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Cognitive propositions

Philosophical Perspectives 27 (1):479-501 (2013)

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  1. The Edenic Theory of Reference.Elmar Unnsteinsson - 2018 - Inquiry: An Interdisciplinary Journal of Philosophy 62 (3):276-308.
    I argue for a theory of the optimal function of the speech act of referring, called the edenic theory. First, the act of singular reference is defined directly in terms of Gricean communicative intentions. Second, I propose a doxastic constraint on the optimal performance of such acts, stating, roughly, that the speaker must not have any relevant false beliefs about the identity or distinctness of the intended object. In uttering a singular term on an occasion, on this theory, one represents (...)
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  • Not the Optimistic Type.Ben Caplan, Chris Tillman, Brian McLean & Adam Murray - 2013 - Canadian Journal of Philosophy 43 (5):575-589.
    (2013). Not the optimistic type. Canadian Journal of Philosophy: Vol. 43, Essays on the Nature of Propositions, pp. 575-589.
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  • Propositional Content. [REVIEW]Indrek Reiland - 2017 - Philosophical Review 126 (1):132-136.
  • Predication and the Frege–Geach Problem.Indrek Reiland - 2019 - Philosophical Studies 176 (1):141-159.
    Several philosophers have recently appealed to predication in developing their theories of cognitive representation and propositions. One central point of difference between them is whether they take predication to be forceful or neutral and whether they take the most basic cognitive representational act to be judging or entertaining. Both views are supported by powerful reasons and both face problems. Many think that predication must be forceful if it is to explain representation. However, the standard ways of implementing the idea give (...)
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  • Soames’s New Conception of Propositions.Ben Caplan - 2016 - Philosophical Studies 173 (9):2533-2549.
    In this paper, I argue that, when it comes to explaining what can be described as “representational” properties of propositions, Soames’s new conception of propositions—on which the proposition that Seattle is sunny is the act of predicating the property being sunny of Seattle and to entertain that proposition is to perform that act—does not have an advantage over traditional ones.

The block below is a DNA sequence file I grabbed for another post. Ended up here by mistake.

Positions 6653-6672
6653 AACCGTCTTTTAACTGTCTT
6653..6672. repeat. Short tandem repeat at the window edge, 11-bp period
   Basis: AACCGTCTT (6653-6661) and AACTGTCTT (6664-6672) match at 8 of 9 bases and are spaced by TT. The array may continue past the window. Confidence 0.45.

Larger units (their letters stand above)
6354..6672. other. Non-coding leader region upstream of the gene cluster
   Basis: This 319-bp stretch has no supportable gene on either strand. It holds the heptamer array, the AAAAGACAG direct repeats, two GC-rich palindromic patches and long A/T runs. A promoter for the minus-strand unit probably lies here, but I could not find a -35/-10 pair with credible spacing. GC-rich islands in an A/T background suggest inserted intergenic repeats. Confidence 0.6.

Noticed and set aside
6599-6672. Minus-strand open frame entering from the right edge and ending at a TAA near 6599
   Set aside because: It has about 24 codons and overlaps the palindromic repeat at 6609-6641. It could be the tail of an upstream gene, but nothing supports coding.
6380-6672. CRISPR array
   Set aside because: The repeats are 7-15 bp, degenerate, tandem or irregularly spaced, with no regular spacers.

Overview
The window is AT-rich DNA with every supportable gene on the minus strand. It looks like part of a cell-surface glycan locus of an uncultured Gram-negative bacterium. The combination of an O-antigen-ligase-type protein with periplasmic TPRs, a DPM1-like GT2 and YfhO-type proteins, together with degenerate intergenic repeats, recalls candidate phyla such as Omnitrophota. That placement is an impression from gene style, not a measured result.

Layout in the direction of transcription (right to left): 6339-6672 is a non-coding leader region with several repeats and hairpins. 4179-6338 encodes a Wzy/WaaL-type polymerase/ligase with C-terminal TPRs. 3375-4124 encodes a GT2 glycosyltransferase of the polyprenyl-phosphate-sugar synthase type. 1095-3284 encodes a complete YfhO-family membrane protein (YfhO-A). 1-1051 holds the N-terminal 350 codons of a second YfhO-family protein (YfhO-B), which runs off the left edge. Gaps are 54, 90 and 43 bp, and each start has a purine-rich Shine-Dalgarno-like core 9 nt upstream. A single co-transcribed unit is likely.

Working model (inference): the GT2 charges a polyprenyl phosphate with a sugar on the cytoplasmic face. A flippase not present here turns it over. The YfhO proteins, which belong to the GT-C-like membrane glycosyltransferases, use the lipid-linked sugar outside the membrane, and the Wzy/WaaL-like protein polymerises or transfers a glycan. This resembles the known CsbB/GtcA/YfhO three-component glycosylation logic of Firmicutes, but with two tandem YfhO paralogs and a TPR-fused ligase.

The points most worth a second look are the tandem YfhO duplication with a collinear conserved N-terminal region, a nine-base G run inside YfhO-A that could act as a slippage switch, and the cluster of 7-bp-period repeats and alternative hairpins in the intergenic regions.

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  • Cognitive Propositions and Semantic Values.Wayne A. Davis - forthcoming - Inquiry: An Interdisciplinary Journal of Philosophy:1-41.
    ABSTRACTIn recent work, Scott Soames has declared that we need a new conception of propositions to overcome critical objections to traditional theories of semantics and propositional attitudes. Pro...
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  • Phenomenal Dispositions.Henry Ian Schiller - forthcoming - Synthese:1-12.
    In this paper, I argue against a dispositional account of the intentionality of belief states that has been endorsed by proponents of phenomenal intentionality. Specifically, I argue that the best characterization of a dispositional account of intentionality is one that takes beliefs to be dispositions to undergo occurrent judgments. I argue that there are cases where an agent believes that p, but fails to have a disposition to judge that p.
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  • Belief Sentences and Compositionality. Notional Part.Peter Pagin - 2019 - Journal of Semantics 36 (2):241-284.
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  • Rethinking Language, Mind, and Meaning, by Scott Soames: Princeton: Princeton University Press, 2015, Pp. Ix + 241, US$35. [REVIEW]Wayne A. Davis - 2016 - Australasian Journal of Philosophy 95 (4):825-828.
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  • Understanding and Disagreement in Belief Ascription.Víctor M. Verdejo - 2016 - International Journal of Philosophical Studies 24 (2):183-200.
    It seems uncontroversial that Dalton wrongly believed that atoms are indivisible. However, the correct analysis of Dalton’s belief and the way it relates to contemporary beliefs about atoms is, on closer inspection, far from straightforward. In this paper, I introduce four features that any candidate analysis is plausibly bound to respect. I argue that theories that individuate concepts at the level of understanding are doomed to fail in this endeavor. I formally sketch an alternative and suggest that cases such as (...)
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  • Epistemic Intensions.Scott Soames - 2014 - Philosophy and Phenomenological Research 89 (1):220-228.
  • Should Expressivism Be a Theory at the Level of Metasemantics?Andrew Alwood - 2016 - Thought: A Journal of Philosophy 5 (1):13-22.
    Michael Ridge argues that metaethical expressivism can avoid its most worrisome problems by going ‘Ecumenical’. Ridge emphasizes that he aims to develop expressivism at the level of metasemantics rather than at the level of semantics. This is supposed to allow him to avoid a mentalist semantics of attitudes and instead offer an orthodox, truth-conditional or propositional semantics. However, I argue that Ridge's theory remains committed to mentalist semantics, and that his move to go metasemantic doesn't bring any clear advantages to (...)
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